Q: As kids get older is it common for obsessions to sometimes be more socially inappropriate? We have sort of worked this out but it got me thinking about them and what adults with Aspergers might think about finding a balance.

Yes! It is very common for obsessions to sometimes be perceived as more socially inappropriate as the years go by. Not that they are inappropriate, they can just be perceived as such.

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The Elsewhere Condition (ASD, Aspergers and Depression)

This is part 5 of an ongoing series that examines the interplay between Autism Spectrum Disorder, Aspergers and depression. Other posts have offered a breakdown of how to both detect and distinguish co-morbid conditions like depression (part 2 in particular, which focuses on how depression can “hide” behind autistic traits; all other links can be found below). This time around, I wanted to take a different approach and offer impressions that are more subjective in nature.

Part 6 will conclude this series with a look at coping strategies.

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An Experiment Uncontrolled: self-medicating and the autism spectrum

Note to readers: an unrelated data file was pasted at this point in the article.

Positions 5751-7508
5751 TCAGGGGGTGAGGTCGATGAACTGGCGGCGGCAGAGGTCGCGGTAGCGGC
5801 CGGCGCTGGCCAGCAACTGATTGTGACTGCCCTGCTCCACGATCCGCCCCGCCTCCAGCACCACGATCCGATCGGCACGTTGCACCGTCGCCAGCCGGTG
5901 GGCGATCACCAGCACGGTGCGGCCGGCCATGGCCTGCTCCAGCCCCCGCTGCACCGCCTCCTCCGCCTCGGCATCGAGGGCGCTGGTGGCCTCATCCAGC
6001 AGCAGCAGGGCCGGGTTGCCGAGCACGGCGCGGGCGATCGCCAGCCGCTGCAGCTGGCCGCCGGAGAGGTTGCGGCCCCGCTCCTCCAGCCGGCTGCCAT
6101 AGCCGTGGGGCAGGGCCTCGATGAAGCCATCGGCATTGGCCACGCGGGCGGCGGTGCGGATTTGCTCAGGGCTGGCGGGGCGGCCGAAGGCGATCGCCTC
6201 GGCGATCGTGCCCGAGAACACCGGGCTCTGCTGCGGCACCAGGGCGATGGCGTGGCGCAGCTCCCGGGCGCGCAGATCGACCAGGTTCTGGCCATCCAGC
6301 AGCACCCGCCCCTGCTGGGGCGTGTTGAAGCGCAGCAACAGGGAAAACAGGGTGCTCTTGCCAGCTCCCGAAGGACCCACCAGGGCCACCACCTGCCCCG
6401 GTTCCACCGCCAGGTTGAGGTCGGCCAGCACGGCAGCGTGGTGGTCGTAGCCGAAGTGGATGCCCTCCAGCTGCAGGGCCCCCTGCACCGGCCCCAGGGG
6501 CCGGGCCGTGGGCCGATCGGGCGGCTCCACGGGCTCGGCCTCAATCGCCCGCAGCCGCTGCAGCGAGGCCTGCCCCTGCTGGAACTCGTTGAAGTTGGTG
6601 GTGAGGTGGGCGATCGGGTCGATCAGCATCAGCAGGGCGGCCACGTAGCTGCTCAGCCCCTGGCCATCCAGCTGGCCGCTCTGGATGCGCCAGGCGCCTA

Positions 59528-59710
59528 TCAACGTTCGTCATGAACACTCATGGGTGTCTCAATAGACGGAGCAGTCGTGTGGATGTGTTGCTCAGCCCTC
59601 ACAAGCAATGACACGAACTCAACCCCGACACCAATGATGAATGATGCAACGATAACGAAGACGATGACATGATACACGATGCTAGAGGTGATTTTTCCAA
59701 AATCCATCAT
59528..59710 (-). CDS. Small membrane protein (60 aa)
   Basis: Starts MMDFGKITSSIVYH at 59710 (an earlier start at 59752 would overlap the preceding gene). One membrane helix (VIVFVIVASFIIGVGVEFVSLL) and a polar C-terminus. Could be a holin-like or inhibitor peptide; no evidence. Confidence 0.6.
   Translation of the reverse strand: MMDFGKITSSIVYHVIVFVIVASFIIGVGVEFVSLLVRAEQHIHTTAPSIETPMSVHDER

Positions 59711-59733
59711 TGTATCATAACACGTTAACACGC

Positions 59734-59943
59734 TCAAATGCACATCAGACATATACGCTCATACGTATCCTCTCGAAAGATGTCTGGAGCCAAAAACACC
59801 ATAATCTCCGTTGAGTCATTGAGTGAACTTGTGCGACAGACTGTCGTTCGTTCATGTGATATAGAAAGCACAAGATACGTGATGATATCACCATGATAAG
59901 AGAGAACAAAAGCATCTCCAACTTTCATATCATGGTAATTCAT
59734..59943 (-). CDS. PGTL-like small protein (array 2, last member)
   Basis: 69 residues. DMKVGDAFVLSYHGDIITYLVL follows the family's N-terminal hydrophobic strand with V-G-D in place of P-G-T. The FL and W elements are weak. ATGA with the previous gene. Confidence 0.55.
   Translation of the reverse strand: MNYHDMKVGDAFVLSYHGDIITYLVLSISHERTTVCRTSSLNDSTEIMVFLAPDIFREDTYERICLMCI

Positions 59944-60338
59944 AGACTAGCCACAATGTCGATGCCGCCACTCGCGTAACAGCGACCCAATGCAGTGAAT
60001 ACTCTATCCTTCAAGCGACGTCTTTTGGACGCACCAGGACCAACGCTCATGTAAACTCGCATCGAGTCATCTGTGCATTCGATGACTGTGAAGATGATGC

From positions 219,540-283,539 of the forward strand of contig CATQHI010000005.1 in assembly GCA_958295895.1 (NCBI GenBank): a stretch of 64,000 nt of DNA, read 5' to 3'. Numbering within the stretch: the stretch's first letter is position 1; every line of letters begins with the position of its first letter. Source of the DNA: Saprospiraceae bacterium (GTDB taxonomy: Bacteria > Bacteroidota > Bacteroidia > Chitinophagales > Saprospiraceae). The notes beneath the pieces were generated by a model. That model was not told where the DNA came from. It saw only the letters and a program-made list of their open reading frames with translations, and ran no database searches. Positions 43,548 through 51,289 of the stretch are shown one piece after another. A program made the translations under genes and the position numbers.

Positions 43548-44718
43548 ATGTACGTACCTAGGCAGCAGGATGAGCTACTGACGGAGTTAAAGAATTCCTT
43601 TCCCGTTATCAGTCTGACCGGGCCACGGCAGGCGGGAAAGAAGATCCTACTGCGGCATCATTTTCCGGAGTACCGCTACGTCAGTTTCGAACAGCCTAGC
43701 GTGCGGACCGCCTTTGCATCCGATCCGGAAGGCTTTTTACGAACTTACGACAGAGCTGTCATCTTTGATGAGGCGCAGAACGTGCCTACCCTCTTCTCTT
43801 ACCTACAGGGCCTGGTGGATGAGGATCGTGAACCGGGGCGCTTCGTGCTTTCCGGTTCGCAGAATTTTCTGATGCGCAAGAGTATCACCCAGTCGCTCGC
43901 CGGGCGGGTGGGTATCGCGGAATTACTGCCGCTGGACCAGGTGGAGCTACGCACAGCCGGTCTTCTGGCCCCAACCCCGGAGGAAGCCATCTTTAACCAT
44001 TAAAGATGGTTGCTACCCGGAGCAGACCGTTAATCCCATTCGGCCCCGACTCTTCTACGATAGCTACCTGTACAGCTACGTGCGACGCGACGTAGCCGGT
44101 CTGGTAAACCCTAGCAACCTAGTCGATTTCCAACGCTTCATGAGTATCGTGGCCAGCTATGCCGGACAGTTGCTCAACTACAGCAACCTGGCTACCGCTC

I.

I started drinking alcohol in college. One of my friends, he had a frat guy roommate and these parties would spring up around us on a regular basis. My friend and I, we’d be sitting there at his place watching old VHS bootlegs of Doctor Who. Then we’d hear cars pull in to the driveway. We’d hop up, frantic, immediately switch the television to ESPN, try to mask our nerdiness. Humans would proceed to file in. Frat guys, sorority girls, dozens of them. And that was it for the rest of the night, just drinking, drinking.

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#My Writing Process Blog Hop (Autism Spectrum Books)

There is an autism blog hop going around focused on the process of writing and current projects. The inimitable S. R. Salas was kind enough to tag me and send these questions my way. You can click here to check out her post and responses. She has previously written a terrific book about life and family on the spectrum, and has a 2nd book in the works, so it’s great reading her insights on these topics.

Writing and the autism spectrum: here are the questions, my responses.

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sketching roots: the grandfather situation (autism spectrum stories)

I was encouraged to make“people-sketches” as a way of connecting my thoughts and experiences together. This all came about when I was asked to consider whether any other members of my family are on the autism spectrum; it then developed into a broader thought experiment: words as sense of the world; words as connection to others.  As for the family/spectrum question, “I don’t know” is the honest answer. I’m never comfortable retroactively applying concepts like that. For me, memory resists the intrusion of labels, making “sketches” a preferable alternative.

Memories; no particular order. Thought experiment: in progress.